Q: Since it’s so hard to do a program like this, how has it survived for so long?
A: The reason why the SPAT program works, and has worked for all this time, one of thing has to do with the community of the North and South Fork. Part of it is the retirees and other members who want to give back. The members of SPAT have a huge sense of ownership of the program, huge pride and commitment to it.
I have people who’ve been with it for 14 years, have published papers on it. It’s all real. We build it, we run it, we understand it. We just got a grant that we’ll be doing this year that involves many of the members who will help conduct primary research on new hatchery techniques.
My core group are retirees; I have 8-12 people who come in 3 mornings a week year round; who can do that other than retirees? In our program, if you show up, you’re going to be working and it’s always different. It’s a hoot.
One year I went to the international conference on shellfish restoration in South Carolina. I brought 11 SPAT members, and they were hobnobbing with the top of the profession, and they go to conferences all the time now. They’re professionals again.
Q: We’ve talked a lot about oysters. But Peconic Bay was and is famous for scallops. I know the scalloping isn’t what it used to be. What happened?
A: Scallops, well, their biggest problem quite simply is that they have a short life span, so if you don’t get a good set in a given year, it’s very damaging to the whole crop.
Brown tide came in in 1984. What happened was, when the brown tide came in, the scallop larvae didn’t make it. So the next years there was a diminished spawner class. If you have that for a few years in a row, it really wipes them out. It’s always been a roller coaster.
Cornell was granted the largest scallop restoration project ever done. That mandate was to keep in containment a half million scallops so they can spawn. There have been big projects for scallops in Florida that failed. You have to stick with it every year.
I think last year, the loss of a lot of the adults was possibly due in part to what we call a rust tide, a red algae which knocks out the shellfish but isn’t toxic to people like other red tide species.
A lot of people say it’s the nitrogen, and well, there is a lot of nitrogen loading and keeping a system in balance is critical. But scallops’ big problem is that short lifespan, which can greatly determine the standing crop of spawning adults. Many factors can knock back a population of scallops, harmful algal blooms being just one. Not all algae’s bad though, and good algae can feed on that nitrogen loading.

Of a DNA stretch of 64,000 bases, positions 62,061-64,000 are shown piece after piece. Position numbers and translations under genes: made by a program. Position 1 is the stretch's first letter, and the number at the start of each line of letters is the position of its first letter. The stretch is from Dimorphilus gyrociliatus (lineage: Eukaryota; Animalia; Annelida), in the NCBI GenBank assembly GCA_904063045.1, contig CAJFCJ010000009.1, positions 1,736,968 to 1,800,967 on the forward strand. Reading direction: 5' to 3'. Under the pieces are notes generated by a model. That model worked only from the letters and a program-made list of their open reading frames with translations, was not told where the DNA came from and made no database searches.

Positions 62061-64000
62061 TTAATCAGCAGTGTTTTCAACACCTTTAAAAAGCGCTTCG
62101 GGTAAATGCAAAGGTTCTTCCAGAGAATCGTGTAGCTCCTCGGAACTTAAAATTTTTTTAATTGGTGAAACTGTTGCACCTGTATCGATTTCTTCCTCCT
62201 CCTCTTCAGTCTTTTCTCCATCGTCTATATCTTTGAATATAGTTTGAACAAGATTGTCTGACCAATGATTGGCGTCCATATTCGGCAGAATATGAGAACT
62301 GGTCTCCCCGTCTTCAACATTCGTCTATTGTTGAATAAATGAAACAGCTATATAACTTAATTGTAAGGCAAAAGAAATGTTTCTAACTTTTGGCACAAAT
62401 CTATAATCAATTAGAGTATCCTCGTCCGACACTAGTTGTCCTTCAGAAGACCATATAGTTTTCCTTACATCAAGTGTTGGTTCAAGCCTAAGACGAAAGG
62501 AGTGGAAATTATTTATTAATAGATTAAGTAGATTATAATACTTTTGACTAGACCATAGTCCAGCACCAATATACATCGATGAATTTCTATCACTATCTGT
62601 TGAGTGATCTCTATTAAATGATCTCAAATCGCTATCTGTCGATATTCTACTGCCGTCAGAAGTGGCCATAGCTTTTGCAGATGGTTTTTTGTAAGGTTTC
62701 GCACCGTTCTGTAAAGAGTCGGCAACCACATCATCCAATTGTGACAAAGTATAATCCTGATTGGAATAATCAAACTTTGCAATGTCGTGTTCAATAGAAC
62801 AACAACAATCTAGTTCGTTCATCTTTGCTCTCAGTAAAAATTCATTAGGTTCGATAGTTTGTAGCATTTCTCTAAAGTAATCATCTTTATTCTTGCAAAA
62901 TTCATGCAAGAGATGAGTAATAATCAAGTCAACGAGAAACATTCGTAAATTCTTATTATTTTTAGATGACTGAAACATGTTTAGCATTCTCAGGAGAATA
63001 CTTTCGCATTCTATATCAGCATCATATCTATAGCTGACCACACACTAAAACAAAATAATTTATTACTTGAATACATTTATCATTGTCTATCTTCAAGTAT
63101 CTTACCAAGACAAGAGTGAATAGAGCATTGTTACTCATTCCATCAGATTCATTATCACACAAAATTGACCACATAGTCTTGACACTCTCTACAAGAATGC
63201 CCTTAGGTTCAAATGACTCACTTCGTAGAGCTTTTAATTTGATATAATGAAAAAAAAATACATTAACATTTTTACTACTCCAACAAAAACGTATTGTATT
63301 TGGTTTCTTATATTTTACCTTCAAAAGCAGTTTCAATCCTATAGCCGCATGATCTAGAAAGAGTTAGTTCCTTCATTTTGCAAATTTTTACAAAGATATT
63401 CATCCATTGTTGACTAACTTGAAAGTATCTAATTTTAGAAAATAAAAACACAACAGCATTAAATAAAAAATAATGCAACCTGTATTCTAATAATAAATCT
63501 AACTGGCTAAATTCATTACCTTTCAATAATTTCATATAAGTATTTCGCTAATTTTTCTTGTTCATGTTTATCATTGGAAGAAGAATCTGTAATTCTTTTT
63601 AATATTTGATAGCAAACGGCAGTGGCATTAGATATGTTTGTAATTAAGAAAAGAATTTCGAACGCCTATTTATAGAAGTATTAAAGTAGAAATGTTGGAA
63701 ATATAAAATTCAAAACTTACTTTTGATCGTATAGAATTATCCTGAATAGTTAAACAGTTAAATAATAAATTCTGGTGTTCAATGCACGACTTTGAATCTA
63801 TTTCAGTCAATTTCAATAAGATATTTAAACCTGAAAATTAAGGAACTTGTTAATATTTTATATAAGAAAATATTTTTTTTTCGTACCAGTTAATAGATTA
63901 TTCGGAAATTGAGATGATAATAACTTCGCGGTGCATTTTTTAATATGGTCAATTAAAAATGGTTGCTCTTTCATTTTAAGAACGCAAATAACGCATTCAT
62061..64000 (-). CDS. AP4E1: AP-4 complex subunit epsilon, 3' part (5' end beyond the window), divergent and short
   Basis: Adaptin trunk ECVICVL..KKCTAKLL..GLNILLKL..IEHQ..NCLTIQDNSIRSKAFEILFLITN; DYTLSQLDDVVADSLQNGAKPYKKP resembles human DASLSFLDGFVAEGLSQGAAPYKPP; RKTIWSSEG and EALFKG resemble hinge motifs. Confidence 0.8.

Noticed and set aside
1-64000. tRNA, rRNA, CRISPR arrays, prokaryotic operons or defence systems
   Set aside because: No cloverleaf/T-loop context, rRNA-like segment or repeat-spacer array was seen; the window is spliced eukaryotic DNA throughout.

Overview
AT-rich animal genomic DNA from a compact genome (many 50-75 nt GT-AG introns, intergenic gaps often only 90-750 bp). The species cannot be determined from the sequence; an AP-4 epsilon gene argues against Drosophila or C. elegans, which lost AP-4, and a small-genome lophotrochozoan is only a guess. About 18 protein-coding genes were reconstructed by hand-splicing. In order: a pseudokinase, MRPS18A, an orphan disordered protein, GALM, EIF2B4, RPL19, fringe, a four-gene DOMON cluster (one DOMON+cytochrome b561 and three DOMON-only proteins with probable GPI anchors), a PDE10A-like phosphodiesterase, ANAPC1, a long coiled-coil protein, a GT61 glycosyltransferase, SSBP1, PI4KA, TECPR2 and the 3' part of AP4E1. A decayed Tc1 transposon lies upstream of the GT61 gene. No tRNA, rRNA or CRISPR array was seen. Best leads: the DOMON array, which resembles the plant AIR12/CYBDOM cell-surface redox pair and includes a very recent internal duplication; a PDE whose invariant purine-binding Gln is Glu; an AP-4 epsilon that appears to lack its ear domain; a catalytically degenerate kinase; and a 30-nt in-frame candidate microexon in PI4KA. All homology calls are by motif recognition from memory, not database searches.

SPAT is really a clearing house for a lot of marine information. In January I give a lecture about algae because we need to grow the good algae. There’s a lot of misinformation out there which we try to clarify.
Q: You told us your connection to SPAT, but what’s your connection to the North Fork?
A: What happened was I used to live out in Southold; I moved there in 84, coming here from Connecticut College. It was the first year of the brown tide. I was helping out on marine projects but paying the bills working as a carpenter. After a few years, I decided to go to grad school, and I went to URI.
That 1984 tide came in to the Peconic Bay and Narragansett Bay in Rhode Island. In Peconic Bay it just lingered. After grad school there was an opening at Cornel Cooperative to help restore the scallops. I had been raising scallops in Rhode Island—that was 1994—and I’ve been working with scallops ever since. I started running the Cornell hatchery in 1995.
Q: What do you most like about SPAT?
A: Well, a couple things. I’m an environmentalist first and foremost, and shellfish are nature’s best filter feeder. Even if you don’t like shellfish, you’re doing a good thing for the environment by raising them.
The goal of the SPAT program has always been to nurture community stewardship. Every person that comes into SPAT we want to nurture that instinct in. Even that first SPAT guy, the one I gave the cup of oysters to, said to me, I go down to my dock, and I feel different about the water now. I don’t use toxic chemicals on my lawn, I don’t use toxic paint on my boat.
Tending shellfish brings that out in people.
Another thing I love about SPAT is just the community of it. Because people tend to find us rather than us recruiting them by mass marketing, people tend to be kindred spirits. If you’re not like minded in certain ways you won’t have shown up. We have a great time; it’s a hoot. At the end of the day I’m a big fish in my tiny, tiny puddle. It’s cool, and I’ve met and am surrounded by outstanding people.
(Kim Terault is featured in the last three photographs)